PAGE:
Friday, 14 September 2018

Turn Off The Dalai Show

It is not news that the Dalai Lama is an old monster.

Before 1959, Tibet was not an independent state ruled benignly by the Dalai Lama and given over almost entirely to the pursuit of spirituality. But Tibet was certainly ruled by the Dalai Lama, by the lamas generally, and by the feudal landlord class from which the lamas were drawn. “Dalai” is a family name; only a member of the House of Dalai can become the Dalai Lama.

Well over 90 per cent of the population was made up of serfs, the background from which the present rulers of Tibet are drawn. That system was unique in China, and existed only because successive Emperors of China had granted the Tibetan ruling clique exactly the “autonomy” for which it still campaigns from “exile”. Life expectancy in Tibet was half what it is today.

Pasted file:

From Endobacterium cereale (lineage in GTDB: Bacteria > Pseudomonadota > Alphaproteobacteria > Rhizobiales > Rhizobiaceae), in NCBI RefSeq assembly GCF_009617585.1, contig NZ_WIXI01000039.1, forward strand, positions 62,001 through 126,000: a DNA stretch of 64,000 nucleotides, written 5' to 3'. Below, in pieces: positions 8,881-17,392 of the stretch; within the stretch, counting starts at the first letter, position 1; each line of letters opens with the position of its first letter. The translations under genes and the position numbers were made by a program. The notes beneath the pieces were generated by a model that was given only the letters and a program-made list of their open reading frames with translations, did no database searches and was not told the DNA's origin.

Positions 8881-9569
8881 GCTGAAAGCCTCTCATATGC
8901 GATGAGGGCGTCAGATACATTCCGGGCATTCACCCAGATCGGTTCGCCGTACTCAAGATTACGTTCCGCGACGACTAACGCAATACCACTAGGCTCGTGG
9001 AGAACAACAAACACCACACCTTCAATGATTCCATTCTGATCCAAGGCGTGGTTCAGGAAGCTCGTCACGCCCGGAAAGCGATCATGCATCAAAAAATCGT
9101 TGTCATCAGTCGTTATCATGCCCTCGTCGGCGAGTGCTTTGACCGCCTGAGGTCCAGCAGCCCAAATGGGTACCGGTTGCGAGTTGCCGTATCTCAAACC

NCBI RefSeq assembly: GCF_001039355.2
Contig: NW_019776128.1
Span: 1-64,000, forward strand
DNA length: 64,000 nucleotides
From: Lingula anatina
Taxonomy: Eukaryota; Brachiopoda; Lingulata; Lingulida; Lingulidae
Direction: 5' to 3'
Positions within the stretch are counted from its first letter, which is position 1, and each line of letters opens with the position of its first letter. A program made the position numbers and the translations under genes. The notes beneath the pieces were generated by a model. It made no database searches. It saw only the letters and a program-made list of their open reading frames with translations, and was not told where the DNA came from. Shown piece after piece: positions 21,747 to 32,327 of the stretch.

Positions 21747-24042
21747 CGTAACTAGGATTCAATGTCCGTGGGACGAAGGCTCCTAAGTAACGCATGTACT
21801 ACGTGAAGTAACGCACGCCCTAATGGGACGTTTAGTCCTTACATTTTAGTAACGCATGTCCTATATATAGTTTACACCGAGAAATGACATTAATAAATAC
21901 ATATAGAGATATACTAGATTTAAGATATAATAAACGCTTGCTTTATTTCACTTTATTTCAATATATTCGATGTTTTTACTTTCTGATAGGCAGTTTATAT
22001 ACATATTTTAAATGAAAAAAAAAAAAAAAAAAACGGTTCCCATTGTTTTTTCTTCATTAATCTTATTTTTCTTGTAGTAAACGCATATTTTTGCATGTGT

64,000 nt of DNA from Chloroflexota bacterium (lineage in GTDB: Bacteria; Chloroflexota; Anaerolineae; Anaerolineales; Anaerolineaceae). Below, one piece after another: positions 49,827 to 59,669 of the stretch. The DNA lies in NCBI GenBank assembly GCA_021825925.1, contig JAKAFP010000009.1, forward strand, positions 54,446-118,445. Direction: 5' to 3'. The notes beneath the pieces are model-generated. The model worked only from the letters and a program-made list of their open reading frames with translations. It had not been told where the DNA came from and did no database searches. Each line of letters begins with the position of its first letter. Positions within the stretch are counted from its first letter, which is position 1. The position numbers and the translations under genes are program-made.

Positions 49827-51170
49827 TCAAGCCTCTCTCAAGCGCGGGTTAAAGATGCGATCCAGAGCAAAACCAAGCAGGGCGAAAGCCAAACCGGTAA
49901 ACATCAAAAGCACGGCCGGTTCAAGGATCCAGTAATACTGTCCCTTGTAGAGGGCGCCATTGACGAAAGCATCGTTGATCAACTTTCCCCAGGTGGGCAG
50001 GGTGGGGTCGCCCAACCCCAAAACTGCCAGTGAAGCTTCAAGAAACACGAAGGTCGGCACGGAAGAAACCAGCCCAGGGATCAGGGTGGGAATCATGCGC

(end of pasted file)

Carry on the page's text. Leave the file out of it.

There has never been an independent state of Tibet. Likewise, there is nothing remotely new about the presence in Tibet of large numbers of Han, who are ethnic Chinese in the ordinary sense, and of other Chinese ethnic groups. The one-child policy never applied in Tibet, so the Han majority there is the ethnic Tibetans’ own fault, if they even see it as a problem.

It is totally false to describe the Dalai Lama baldly as “their spiritual leader”. Relatively few would view him as such. In particular, Google “Dorje Shugden” for, to put at its mildest, some balance to the media portrayal of the present Dalai Lama. Or read what remains the greatest hit of The Lanchester Review. Beyond that venerable journal, we never hear from Dorje Shugden practitioners. Just as we never hear from the loyally Chinese Hui Muslims; I have tried, repeatedly.

Moreover, the Dalai Lama has never condemned either the invasion of Afghanistan or the invasion of Iraq.  For more on Buddhism as no more a religion of peace than Islam is (no less so, but no more), then see Sri Lanka, Myanmar, Mongolia, Japan, Thailand, and beyond. In fact, an examination of the relevant texts shows that violence in general and war in particular are fundamental to Buddhism. Tibet is particularly striking for this. A rare balanced treatment of Buddhism and violence was broadcast in August 2013. The subject is also addressed in great detail here.

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